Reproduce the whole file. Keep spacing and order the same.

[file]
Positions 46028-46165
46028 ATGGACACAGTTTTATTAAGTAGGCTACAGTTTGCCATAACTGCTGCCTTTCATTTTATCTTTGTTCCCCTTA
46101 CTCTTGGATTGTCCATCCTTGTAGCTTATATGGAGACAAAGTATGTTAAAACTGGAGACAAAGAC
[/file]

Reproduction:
Positions 46028-46165
46028 ATGGACACAGTTTTATTAAGTAGGCTACAGTTTGCCATAACTGCTGCCTTTCATTTTATCTTTGTTCCCCTTA
46101 CTCTTGGATTGTCCATCCTTGTAGCTTATATGGAGACAAAGTATGTTAAAACTGGAGACAAAGAC